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Covid-19 Australia: Tension grows as health officers keep Victoria in lockdown

Victoria is yet to see any fatalities from coronavirus this year and only a handful of cases have bubbled to the surface during the state’s most recent outbreak yet millions of Melburnians remain stuck in lockdown – and the effects on struggling families, school-aged children and business owners won’t quickly be forgotten.

The entire state was first locked down at the end of May for five days – due to end at the start of winter on June 3 – but just one day before residents planned to return to their semi-normal lives, the government announced Greater Melbourne would be forced to stay locked inside their houses for an additional seven days.

With the new Indian ‘Delta’ variant that has wreaked havoc amongst a billion-strong population overseas being detected in the state, residents fear the leading health officers may extend the dreaded lockdown again.

This is despite the highest number of infections recorded during the recent outbreak topping at 12 more than a week ago, with the daily totals now circulating around five or six cases a day from thousands of tests.

Victorian Chief Health Officer Brett Sutton called an emergency video meeting where it was decided in an hour the state would go into lockdown

During Victoria’s emergency lockdown meeting almost two weeks ago Victorian Premier Daniel Andrews – the North Face-wearing voice of reason throughout the state’s most gruelling 2020 lockdown – was nowhere to be seen, either in person or on Zoom, when it was decided that drastic measures would need to be taken.

As he is still recovering from a spinal injury, Mr Andrews had spoken to Acting Premier James Merlino earlier that day and was waiting for more updates after the meeting concluded.

Instead it was Chief Health Officer Brett Sutton who led the fast-paced one hour discussion before it was decided the state would be locked down the following day when cases were linked to the infectious Indian Kappa variant.

The news was understandably a disappointment for the business sector, who were never consulted.

‘If they engaged with us at any point before these announcements, it would make some significant differences around the edges where we could suggest where they might’ve gone a step too far and why,’ Tim Piper, Victorian head of the Australian Industry Group, told The Age.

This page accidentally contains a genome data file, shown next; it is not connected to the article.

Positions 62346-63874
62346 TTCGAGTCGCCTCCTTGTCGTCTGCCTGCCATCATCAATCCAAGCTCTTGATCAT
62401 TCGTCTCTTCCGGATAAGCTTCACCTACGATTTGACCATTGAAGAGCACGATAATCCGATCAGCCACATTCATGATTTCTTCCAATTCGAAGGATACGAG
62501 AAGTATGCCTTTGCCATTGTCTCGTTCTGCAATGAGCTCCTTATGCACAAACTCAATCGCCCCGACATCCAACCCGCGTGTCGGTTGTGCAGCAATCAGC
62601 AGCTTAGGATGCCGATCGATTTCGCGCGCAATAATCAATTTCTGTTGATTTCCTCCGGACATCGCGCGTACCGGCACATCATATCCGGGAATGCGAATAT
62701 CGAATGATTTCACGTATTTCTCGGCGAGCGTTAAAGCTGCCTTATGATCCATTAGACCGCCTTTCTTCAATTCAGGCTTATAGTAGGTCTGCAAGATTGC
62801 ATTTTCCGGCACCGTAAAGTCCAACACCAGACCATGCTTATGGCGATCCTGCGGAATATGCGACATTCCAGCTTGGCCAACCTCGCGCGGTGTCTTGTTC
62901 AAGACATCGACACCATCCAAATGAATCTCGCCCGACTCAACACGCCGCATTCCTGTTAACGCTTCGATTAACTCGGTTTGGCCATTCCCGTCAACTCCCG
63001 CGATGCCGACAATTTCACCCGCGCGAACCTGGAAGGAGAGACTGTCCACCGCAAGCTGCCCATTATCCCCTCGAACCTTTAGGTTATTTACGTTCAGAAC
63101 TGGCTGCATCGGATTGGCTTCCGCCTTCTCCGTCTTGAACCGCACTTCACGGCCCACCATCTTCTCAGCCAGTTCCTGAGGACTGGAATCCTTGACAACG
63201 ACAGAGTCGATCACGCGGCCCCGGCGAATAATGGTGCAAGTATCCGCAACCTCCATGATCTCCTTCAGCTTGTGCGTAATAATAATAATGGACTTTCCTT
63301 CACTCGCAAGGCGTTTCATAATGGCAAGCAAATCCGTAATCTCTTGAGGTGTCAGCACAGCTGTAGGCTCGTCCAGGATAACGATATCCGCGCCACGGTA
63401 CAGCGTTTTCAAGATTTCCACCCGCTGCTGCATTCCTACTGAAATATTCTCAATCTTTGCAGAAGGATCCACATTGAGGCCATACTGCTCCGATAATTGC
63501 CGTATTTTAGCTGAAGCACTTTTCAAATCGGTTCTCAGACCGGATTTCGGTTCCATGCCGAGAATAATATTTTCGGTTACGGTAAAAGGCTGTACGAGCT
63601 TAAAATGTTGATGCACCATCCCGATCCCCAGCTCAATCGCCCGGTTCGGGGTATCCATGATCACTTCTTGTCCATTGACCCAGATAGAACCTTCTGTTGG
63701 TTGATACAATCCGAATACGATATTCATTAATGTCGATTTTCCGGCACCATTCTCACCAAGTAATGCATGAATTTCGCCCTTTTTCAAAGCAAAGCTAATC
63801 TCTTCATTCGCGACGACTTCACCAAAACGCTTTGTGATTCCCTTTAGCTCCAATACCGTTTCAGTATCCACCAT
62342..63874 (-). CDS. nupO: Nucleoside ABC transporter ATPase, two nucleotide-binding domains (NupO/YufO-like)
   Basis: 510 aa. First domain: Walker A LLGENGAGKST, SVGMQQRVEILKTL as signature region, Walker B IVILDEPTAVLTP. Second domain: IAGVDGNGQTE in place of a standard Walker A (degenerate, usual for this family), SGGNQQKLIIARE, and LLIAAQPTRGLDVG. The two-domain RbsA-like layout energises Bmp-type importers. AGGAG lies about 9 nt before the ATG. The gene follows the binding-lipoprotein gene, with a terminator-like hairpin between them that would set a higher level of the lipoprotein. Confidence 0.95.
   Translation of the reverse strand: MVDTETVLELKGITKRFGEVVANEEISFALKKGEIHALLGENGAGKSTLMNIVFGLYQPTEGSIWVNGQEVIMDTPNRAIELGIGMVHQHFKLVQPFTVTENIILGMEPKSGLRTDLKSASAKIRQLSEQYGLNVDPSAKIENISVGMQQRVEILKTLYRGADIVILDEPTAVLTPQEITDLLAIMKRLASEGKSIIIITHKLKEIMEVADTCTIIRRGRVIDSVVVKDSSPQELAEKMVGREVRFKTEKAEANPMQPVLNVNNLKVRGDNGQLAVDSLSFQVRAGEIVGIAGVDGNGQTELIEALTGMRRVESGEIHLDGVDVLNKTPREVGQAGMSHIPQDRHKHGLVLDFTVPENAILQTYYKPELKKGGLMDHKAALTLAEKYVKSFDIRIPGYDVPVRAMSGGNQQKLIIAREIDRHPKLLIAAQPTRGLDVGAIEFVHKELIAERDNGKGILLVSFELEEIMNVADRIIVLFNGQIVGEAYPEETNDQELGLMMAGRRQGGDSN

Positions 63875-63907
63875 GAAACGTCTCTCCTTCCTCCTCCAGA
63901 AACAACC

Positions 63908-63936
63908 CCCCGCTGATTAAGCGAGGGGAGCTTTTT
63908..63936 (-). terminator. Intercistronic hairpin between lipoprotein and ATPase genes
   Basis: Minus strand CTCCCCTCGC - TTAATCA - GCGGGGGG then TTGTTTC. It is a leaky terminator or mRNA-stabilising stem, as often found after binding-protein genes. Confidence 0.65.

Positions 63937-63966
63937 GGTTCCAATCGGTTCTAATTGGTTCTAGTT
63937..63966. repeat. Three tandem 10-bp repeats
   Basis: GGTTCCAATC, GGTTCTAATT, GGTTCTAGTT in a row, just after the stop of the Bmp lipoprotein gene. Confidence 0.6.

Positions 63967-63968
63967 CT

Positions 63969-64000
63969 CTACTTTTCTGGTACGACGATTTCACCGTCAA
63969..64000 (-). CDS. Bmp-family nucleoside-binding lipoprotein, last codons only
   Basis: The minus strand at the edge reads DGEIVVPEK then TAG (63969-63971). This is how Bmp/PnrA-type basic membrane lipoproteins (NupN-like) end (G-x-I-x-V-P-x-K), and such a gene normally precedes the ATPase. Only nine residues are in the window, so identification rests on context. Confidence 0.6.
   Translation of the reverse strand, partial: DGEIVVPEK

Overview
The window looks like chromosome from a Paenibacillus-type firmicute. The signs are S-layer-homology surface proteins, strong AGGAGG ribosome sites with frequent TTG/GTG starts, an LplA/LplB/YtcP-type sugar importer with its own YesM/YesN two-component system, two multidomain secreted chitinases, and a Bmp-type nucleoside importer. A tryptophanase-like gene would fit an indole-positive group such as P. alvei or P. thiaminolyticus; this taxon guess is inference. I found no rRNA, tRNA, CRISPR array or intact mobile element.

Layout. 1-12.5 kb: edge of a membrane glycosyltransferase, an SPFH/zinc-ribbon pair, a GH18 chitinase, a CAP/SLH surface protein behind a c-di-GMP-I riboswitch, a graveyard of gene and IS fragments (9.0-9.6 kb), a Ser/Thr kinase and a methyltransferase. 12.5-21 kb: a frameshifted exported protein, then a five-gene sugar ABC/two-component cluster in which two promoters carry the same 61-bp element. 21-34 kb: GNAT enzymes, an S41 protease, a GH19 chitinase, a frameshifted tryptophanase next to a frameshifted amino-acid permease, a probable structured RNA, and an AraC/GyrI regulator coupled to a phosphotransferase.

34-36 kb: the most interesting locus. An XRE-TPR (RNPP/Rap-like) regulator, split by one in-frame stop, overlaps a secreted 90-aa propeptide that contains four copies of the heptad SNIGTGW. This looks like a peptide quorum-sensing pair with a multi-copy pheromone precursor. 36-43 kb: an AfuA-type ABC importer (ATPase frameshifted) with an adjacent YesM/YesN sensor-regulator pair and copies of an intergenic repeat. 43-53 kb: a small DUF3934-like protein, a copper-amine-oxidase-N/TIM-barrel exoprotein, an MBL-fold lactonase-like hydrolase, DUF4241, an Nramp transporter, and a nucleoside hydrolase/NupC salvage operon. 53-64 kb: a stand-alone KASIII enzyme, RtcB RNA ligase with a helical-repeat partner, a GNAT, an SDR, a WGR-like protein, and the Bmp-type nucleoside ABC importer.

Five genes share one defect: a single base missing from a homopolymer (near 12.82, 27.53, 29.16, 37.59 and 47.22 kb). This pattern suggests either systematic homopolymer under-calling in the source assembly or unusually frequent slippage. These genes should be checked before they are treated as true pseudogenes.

To make matters worse the publication revealed that on May 21, six days before the lockdown stated, traces of Covid-19 were detected in the wastewater in the Wollert and Epping suburbs of North Melbourne.

With the new Indian 'Delta' variant that has wreaked havoc amongst a billion-strong population overseas being detected in the state, residents fear the leading health officers may extend the dreaded lockdown again (pictured in Melbourne)

With the new Indian ‘Delta’ variant that has wreaked havoc amongst a billion-strong population overseas being detected in the state, residents fear the leading health officers may extend the dreaded lockdown again (pictured in Melbourne)

Premier Daniel Andrews wasn't even present in the emergency video meeting for the recent lockdown but received the update from acting premier James Merlino (pictured)

Premier Daniel Andrews wasn’t even present in the emergency video meeting for the recent lockdown but received the update from acting premier James Merlino (pictured)

It was the same area a man who returned to Australia from India quarantined at a hotel in Adelaide and tested positive to the virus when he flew to Melbourne on May 4. 

On May 11 a Woolworths supermarket in Epping, in Melbourne’s north-west, was notified the infected person who had left SA quarantine had visited the store three days earlier.  

The Victorian Government was forced to admit its contact tracing team ‘fell down’ by taking almost two weeks to realise they had identified the wrong Woolworths store as a Covid hotspot – and it should have been Woolworths Epping North.

It was a mistake blithely deflected by Professor Sutton because they found no evidence anyone else had been infected by the error.